# Skill Set: Math for electronics

Or, Doing Useful Work in a Traffic Jam

By Ross Hershberger

Equations for electronics math are available anywhere. If you have the excellent Maker’s Notebook, with its reference section and a calculator, you can plug in numbers and get answers to many of your circuitry questions. So why learn to do such estimates in your head? Because thinking through questions gives you an intuitive feel for them. It helps you quickly sort and refine ideas before committing physical resources to them.

Next time you’re stuck in traffic, instead of getting frustrated, use the down time to work out some simple practice problems. It gets easier and it’s a very useful skill to have. With some practice, you’ll be able to look at a schematic and see important things like power consumption, where the work is getting done in the circuit, and the scale of the physical parts involved.

One of my electronics gurus, Ned Carlson, taught me that electronics is largely a +/- 10% business. In most situations, you don’t need an exact value. Solve the few critical calculations to the required precision and go with two significant digits for everything else.

First up is always Ohm’s Law:

R = E/I
E = I * R
I= E/R

Where :
R = Resistance
E = Voltage
I = Current.

The mnemonic that I learned for this is Eagle, Indian, Rabbit. Eagle (E = voltage) flying above Indian (I = current) and Rabbit (R = resistance) on the ground. Remember this and you will always know that when solving for I, E goes above R, and when solving for R, E goes above I.

Next is the equation for power (P) in Watts:

P = I * E
P/E = I
P/I = E
P = I^2 * R

The mnemonic is PIE.

Multiplying or dividing large or small numbers is easier if you shift the decimal places on both numbers until you have numbers you can deal with. If the two numbers are on the same side of the equation, shift one to the right and the other to the left, like so:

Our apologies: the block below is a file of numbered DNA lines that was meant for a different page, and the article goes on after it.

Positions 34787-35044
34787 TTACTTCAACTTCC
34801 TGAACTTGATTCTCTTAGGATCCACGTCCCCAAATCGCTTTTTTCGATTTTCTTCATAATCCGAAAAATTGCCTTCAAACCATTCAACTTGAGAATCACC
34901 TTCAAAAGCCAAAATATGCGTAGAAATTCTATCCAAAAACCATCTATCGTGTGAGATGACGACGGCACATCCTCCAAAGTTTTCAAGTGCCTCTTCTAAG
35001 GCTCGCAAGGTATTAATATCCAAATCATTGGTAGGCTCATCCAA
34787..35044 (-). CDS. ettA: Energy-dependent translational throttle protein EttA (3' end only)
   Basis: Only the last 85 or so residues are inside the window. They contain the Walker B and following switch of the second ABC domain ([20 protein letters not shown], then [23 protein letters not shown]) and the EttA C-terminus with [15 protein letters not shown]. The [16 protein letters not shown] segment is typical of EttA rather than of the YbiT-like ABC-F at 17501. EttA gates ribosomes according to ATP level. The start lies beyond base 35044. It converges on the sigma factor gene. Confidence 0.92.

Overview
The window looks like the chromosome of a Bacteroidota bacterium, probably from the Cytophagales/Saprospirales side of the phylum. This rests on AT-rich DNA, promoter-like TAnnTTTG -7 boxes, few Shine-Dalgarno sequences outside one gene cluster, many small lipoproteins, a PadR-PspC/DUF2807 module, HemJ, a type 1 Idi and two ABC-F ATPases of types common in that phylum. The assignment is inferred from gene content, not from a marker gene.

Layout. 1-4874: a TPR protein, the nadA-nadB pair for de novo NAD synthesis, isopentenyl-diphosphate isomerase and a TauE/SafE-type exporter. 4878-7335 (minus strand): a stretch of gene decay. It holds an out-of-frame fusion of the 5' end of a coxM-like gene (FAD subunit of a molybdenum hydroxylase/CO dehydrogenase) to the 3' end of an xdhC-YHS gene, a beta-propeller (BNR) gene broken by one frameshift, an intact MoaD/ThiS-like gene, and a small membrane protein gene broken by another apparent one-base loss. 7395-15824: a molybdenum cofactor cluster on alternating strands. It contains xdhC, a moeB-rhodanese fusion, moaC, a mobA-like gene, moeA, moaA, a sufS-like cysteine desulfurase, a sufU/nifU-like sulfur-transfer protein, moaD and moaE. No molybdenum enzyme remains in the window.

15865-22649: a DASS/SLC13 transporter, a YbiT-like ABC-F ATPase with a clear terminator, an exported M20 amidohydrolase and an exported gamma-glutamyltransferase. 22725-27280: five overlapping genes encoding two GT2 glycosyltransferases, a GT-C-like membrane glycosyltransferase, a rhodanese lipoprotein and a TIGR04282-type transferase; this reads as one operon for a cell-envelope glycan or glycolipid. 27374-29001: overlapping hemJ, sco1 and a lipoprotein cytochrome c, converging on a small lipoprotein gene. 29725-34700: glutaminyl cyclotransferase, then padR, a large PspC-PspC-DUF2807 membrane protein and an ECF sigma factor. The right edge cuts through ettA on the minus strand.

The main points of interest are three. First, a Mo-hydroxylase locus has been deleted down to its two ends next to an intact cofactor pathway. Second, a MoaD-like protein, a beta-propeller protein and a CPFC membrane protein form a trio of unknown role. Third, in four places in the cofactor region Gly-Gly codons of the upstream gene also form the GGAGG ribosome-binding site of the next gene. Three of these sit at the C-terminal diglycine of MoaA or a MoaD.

X = .002 * 10,000
X = .02 * 1,000
X = .2 * 100
X = 2 * 10
X = 20

If they’re on opposite sides of the equation, shift them both in the same direction by multiplying or dividing both by 10:

100X = .5
10X = .05
X = .005

Some practical examples:

Example A: Current and power from resistance and voltage.

A 920 Ohm resistor is connected from a 45V circuit node to ground. How much current does the resistor draw and how much power does it dissipate?

First, the current:

I = E/R
I = 45V/920 Ohms

Since 45 is less than 920, the current will be much less than 1 amp.
2 times 45 is 90, too small by a factor of 10
20 times 45 is 900, close to 920.
1/20 = 0.050 so the current drawn is roughly 50ma.

For a quick mental check, multiply the current by the resistance to see if you get 45V.

E = 920 Ohms * .05A
Shift decimal places
E = 92 * .5
Half of 92 is 46
Pretty close to 45V, so we didn’t lose a decimal place somewhere by accident.

What about power dissipation in the resistor?

P = I * E
P = 0.05A * 45V
Shift decimal places
P = 0.5 * 4.5
Half of 4.5 is 2.25

How close did we get?

Current calculation error:
I = E / R
45V/920 Ohms = 0.0489A
0.0489 – 0.050 = 0.0011 error
(0.0011/0.050) * 100 = 2.17%

Power calculation error:

P = I * E